Plastics pose pollution threat to Galway Bay prawns

A frayed and tangled fibre from Galway Bay’s North Sound under 40-50 times magnification.

Prawns in Galway Bay are at risk of extinction – because of increasing micro-pollution on the seabed of the Atlantic Ocean.

That’s according to researchers at NUI Galway who have just published a study quantifying the increase of micro pollution along the western Irish continental shelf, which is the seabed of the shallow area near the coast.

Microplastics (plastics smaller than 0.5 mm) that enter the ocean tend to be ingested by prawns which can have detrimental repercussions for this species including ‘reduced fitness and potential reproductive failure.’

Dr Audrey Morley, senior author of the study and a lecturer in Physical Geography at NUI Galway, has warned that these findings could spell trouble for the national fishing industry, particularly in Galway.

“The pervasive presence of microplastics on the Irish sea floor bares significant risks for economically important Irish fisheries, for example the Galway Bay prawn,” Dr Morley said.

According to a report carried out by Atlas Marine Institute on commercial fisheries for shellfish around Ireland, sales of prawns were valued at €47.3m in 2015 – accounting for approximately half of the total value of shellfish during that time.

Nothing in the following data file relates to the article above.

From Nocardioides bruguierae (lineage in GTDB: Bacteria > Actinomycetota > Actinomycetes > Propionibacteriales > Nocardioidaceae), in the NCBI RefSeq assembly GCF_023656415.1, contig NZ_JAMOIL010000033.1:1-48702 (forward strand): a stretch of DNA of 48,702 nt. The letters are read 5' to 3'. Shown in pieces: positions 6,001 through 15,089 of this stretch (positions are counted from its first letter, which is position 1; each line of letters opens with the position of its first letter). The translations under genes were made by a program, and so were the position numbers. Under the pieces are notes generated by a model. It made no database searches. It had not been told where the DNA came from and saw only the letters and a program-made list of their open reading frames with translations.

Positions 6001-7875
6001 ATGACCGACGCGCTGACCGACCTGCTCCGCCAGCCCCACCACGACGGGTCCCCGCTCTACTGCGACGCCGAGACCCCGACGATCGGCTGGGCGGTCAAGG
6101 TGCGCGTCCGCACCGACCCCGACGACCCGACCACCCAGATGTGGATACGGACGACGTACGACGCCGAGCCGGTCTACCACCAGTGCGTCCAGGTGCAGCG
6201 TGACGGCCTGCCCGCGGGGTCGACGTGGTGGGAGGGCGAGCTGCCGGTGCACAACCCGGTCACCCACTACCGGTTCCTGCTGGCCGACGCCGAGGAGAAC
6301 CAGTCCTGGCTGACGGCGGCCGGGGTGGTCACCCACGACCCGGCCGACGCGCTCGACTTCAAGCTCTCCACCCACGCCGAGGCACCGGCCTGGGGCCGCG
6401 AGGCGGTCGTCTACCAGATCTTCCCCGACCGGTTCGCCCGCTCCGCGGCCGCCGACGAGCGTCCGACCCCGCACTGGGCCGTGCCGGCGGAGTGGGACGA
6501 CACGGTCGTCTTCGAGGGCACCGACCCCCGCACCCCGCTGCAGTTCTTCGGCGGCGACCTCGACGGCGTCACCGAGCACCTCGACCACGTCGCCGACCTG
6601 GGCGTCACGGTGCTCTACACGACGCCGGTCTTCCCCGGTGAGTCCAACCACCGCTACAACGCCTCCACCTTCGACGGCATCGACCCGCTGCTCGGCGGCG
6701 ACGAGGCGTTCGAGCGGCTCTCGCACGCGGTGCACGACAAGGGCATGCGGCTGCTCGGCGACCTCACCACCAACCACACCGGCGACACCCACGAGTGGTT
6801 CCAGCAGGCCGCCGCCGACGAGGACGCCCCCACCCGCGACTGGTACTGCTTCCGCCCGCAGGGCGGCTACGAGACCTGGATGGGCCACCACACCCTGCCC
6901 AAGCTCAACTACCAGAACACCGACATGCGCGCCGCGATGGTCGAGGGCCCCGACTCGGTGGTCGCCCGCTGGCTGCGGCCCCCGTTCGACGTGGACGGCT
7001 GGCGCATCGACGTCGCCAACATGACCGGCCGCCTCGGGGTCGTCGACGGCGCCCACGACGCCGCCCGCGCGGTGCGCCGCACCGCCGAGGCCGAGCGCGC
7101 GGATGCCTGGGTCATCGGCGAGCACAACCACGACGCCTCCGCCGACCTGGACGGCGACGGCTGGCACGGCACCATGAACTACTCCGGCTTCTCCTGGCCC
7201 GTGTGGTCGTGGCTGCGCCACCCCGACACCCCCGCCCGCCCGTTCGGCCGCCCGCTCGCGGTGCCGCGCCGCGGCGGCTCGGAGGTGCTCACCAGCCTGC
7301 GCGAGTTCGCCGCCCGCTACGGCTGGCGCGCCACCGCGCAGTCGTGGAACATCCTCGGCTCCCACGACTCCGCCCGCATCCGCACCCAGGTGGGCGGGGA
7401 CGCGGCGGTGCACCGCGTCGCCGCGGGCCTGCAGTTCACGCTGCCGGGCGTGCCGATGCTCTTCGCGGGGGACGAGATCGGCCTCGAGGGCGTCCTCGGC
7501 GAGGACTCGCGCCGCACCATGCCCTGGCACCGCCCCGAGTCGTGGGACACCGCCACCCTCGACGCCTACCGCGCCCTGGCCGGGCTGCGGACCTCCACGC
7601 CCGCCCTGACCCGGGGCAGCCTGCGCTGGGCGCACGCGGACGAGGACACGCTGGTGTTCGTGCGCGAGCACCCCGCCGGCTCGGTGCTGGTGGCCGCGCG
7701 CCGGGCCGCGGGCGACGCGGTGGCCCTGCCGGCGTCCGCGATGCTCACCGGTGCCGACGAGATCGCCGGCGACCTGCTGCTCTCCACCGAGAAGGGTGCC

Loic Trahan, Managing Director of Breizon which is a seafood business located in Rossaveal, is well aware of the importance of prawns to the industry.

“Prawns are and have been a key product in the seafood industry in the west of Ireland and their potential extinction would be a major blow,” he said.

While not directly related to the microplastic pollutants in the sea, he said that regulations have been introduced to combat the possible extinction of certain shellfish.

“We see steps being taken to preserve the population such as measures against landing under-sized prawns which was the case in the past so that has helped.

“The pollution factor is another issue and we don’t know the full impact it has on prawn fisheries so more research has to be done in that respect,” he added.

Dr Audrey Morley was in agreement on that and believed that more research was needed to ‘understand the mechanisms influencing interactions of microplastics with individual species and ecosystems.’

Loic Trahan said he had noticed a drop in prawn landings – but that it was difficult to determine the exact cause.

“There has been a drop in the landings of prawns over the last number of years but there are many factors involved- whether it’s due to over fishing or more fishing vessels moving to the west, it remains to be seen,” he added.

The microplastics recovered by the researchers appeared to be secondary microplastics – remnants of the breakdown of larger plastic items.

The study, which was published in the international journal Scientific Reports, stated that the pollutants may be originating from plastic polymer fishing gear or land based contributions from nearby industry, water treatment plants, or households.

The researchers say that the understanding of this form of pollution ‘is crucial for gauging environmental risk’.

■ To read the full paper in Scientific Reports, visit: http://rdcu.be/vECw